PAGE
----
The West’s Obsession With ‘Good Refugees’ Is Bad Policy

Wealthy countries love to celebrate immigrant success stories, but they are letting many potentially productive citizens fall through the cracks.

Supporters of the Hong Kong pro-democracy protesters in Sydney.

Australia Is Under Pressure to Implement Magnitsky-Style Laws

Both Washington and the Australian public want more sanctions on China.

Russian President Vladimir Putin speaks during a rally marking the seventh anniversary of Russia’s annexation of Crimea at the Luzhniki Stadium in Moscow on March 18.

Russians Aren’t Buying Putin’s PR Stunts Anymore

To save its approval ratings, the Kremlin might be better focusing its energy elsewhere.

A man reads a local newspaper showing a photograph of U.S. President-elect Joe Biden, in Kabul on Nov. 8, 2020.

In Afghanistan, the Choice Isn’t Withdraw or Endless War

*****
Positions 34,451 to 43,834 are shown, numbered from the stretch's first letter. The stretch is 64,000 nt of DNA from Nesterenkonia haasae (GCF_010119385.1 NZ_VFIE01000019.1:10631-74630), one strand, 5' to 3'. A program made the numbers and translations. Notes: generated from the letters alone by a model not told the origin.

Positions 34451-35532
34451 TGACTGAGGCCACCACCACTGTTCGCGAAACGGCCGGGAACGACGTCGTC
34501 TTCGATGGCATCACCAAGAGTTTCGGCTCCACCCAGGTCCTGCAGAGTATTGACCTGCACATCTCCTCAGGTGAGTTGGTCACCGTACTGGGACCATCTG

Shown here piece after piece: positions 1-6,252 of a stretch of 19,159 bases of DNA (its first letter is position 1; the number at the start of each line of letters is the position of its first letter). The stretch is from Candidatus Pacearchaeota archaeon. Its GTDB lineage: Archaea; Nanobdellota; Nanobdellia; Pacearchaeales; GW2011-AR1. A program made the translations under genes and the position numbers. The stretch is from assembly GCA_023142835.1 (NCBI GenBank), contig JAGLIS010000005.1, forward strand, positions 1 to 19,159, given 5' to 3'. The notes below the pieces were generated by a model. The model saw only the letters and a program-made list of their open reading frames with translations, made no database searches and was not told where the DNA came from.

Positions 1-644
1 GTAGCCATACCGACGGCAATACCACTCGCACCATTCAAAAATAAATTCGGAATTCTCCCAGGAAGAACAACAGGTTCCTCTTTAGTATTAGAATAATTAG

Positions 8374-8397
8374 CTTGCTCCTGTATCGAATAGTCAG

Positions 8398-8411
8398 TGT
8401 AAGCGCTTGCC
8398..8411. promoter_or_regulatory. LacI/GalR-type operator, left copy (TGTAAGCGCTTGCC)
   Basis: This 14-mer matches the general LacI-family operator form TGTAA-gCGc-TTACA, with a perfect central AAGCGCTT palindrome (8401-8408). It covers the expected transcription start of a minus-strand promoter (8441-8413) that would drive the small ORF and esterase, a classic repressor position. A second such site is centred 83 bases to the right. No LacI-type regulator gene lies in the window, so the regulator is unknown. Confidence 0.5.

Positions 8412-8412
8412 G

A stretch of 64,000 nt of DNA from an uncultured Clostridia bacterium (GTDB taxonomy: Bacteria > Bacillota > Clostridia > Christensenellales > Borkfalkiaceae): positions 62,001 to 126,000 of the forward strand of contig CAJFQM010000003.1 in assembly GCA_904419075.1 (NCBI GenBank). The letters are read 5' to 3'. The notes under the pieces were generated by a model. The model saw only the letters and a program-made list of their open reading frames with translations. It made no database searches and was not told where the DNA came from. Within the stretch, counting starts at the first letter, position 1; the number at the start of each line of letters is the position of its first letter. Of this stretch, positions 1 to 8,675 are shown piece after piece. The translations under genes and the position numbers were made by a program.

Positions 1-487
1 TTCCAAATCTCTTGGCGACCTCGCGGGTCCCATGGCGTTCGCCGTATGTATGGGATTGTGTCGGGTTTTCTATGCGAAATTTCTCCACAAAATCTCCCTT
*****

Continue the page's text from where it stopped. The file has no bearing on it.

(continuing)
A middle path, with a greater role for India, is still possible—and preferable to either extreme.

Mohamed Salah of Liverpool scores a goal against Manchester United.

Soccer’s Financial Crisis Could Transform Leagues Forever

Private equity’s power may eliminate promotion and relegation.

Tourists photograph elephants in Queen Elizabeth National Park.

When Nature Conservation Goes Wrong

Environmentalists’ intent on saving the planet by protecting natural habitats are creating human disasters of their own.

A visitor uses a virtual reality headset during the “Laval Virtual” virtual reality, augmented reality, and 3D technology show in Laval, France, on April 6, 2018.

It Is Western Europe’s Turn for a Brain Drain

Knowledge-sector jobs are heading to Eastern Europe, and the consequences could remake the EU.

A portrait of Jennifer Doudna, inventor of the revolutionary gene-editing tool CRISPR.

What Is It to Be Human Anymore?